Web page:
The average Australian adult suffers from 2 to 4 colds per year. Children suffer more than double that amount on average per year. While colds are not serious, they can interrupt your daily routine enough to leave you reaching for the medicine bottle so you can relieve the symptoms for a while. However, you should be careful what you put in your mouth as far as cough and cold medicine because while they might make you feel better, they may be quietly harming your teeth.
Cough syrups, antihistamines, cough drops and even vitamin C tablets can all contribute to cavities and even cause problems for denture wearers.
Vitamin C Tablets Have a Low pH
Also known as "ascorbic acid", vitamin C tablets have a low pH. Although vitamin C tablets are good for boosting a weakened immune system, because they are highly acidic, even more so than phosphoric acid which is found in soft drinks, they can erode tooth enamel.
Furthermore, if you chew vitamin C tablets while wearing a partial denture, fragments may lodge underneath it and cause tooth decay in your remaining natural teeth. If you wear a partial denture and chew vitamin C tablets, remove your denture afterwards and wash your mouth out with some water to remove the debris.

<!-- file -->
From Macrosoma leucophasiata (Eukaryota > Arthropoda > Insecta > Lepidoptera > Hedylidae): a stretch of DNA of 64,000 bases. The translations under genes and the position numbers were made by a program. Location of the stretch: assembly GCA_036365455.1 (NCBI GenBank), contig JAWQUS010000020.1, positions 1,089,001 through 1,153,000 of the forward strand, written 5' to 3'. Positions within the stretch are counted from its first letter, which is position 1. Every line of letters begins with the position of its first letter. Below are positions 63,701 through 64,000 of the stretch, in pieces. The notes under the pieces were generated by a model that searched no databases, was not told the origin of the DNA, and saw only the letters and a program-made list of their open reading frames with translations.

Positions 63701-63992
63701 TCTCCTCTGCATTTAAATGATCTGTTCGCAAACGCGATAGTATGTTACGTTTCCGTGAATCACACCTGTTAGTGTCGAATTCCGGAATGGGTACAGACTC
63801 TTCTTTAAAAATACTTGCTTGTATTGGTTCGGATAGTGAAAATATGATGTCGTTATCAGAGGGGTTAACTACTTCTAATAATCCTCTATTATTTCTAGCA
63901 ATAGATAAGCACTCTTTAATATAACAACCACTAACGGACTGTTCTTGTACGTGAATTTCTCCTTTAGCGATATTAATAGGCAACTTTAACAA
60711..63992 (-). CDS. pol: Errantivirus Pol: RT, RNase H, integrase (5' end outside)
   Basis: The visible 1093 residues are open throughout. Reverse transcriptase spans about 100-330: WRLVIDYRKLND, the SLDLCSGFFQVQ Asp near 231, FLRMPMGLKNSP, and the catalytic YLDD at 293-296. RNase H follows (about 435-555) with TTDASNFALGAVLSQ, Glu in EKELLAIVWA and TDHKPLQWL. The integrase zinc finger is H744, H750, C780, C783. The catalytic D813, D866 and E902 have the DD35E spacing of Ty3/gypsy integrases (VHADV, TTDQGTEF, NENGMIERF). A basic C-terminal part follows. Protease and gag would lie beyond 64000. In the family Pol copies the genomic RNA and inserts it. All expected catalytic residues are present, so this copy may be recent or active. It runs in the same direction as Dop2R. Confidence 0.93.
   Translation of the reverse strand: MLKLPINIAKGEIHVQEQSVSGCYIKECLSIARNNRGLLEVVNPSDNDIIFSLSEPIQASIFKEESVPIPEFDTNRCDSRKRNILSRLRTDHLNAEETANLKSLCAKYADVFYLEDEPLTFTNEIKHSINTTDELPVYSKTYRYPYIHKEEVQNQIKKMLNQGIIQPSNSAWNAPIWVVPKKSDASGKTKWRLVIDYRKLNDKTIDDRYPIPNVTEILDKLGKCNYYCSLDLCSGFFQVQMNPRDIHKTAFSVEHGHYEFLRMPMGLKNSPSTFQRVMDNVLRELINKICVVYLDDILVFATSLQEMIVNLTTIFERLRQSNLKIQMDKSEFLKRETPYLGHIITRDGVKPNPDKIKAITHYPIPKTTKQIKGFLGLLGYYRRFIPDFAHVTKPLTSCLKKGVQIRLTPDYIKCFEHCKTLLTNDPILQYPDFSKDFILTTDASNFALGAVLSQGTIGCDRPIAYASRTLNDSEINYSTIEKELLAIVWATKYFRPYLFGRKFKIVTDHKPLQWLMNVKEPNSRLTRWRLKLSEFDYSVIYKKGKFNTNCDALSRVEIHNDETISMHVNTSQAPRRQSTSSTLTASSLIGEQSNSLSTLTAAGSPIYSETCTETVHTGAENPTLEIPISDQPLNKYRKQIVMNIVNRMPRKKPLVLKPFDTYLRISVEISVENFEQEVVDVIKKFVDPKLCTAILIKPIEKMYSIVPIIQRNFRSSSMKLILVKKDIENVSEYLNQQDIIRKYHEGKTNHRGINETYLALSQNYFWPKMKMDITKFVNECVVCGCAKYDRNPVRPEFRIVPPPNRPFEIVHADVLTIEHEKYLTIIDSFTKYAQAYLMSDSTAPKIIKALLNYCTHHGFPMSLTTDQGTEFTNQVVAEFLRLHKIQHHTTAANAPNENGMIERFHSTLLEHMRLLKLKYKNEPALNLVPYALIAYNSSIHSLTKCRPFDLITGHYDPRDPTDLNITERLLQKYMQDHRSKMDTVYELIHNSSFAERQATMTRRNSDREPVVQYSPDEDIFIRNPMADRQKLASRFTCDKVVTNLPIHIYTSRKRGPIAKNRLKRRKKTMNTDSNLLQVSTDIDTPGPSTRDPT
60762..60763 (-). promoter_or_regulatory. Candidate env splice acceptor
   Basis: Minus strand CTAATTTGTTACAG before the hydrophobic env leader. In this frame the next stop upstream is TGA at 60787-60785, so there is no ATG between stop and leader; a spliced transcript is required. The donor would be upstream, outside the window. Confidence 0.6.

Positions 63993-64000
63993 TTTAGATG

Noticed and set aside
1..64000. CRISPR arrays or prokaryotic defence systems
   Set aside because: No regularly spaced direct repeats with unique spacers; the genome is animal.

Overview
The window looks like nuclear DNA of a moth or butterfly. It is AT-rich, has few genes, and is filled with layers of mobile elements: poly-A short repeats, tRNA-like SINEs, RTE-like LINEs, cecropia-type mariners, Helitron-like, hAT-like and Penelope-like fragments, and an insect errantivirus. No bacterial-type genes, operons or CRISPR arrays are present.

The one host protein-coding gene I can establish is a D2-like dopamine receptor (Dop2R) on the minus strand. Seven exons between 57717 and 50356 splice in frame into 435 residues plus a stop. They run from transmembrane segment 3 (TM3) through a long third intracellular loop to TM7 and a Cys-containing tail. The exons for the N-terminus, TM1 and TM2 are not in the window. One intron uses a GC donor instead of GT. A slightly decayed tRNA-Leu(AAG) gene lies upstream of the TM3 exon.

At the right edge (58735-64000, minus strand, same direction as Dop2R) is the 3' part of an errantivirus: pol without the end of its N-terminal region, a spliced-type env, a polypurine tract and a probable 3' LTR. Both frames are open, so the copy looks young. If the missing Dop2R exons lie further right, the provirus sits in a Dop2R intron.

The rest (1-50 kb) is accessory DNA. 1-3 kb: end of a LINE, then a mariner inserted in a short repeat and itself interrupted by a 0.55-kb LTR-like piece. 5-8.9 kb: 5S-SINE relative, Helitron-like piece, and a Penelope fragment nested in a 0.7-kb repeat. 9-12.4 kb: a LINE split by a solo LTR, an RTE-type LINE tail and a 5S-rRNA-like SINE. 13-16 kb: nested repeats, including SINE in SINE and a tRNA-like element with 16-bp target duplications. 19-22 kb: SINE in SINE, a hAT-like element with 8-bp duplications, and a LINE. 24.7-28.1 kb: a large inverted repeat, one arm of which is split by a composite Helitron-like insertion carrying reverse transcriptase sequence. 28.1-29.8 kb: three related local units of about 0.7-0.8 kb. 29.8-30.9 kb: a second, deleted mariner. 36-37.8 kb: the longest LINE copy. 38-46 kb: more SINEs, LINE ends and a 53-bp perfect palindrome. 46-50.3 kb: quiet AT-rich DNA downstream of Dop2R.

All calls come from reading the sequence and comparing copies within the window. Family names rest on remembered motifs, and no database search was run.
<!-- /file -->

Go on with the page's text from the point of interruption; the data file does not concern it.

Try to limit the amount you and your children chew, or even opt for soluble versions instead.
Antihistamines Reduce Saliva Production
A well-known side effect of antihistamines is dry mouth. This is because they limit the production of saliva. Saliva is responsible for protecting your teeth from acidic foods and also has antibacterial properties. For denture wearers, dry mouth causes dentures to chafe, leading to painful sores and even gum disease. If you are taking antihistamines for your cold, or a cough syrup that contains antihistamines, ensure you drink plenty of water.
Cough Syrups Are Highly Acidic
A study at the Federal University of Santa Catarina in Brazil found that cough syrups are highly acidic. If you or your children are taking cough syrup before bed, it will be especially damaging to your teeth as the acid will erode your enamel as you sleep. Brush your teeth 20 minutes after taking cough syrup to protect your teeth from erosion.
Do not brush your teeth earlier than this since acidic foods soften tooth enamel and leave them susceptible to damage.
Cough Drops Are Loaded with Sugar
When you have a cold or a cough it can be tempting to suck on a few cough drops throughout the day. However, cough drops are loaded with sugar and so holding them in your mouth for extended periods is akin to bathing your teeth in a pool of acid. Seek out sugar-free cough drops instead or drink some lemon and honey tea.
For more information, talk to a dentist.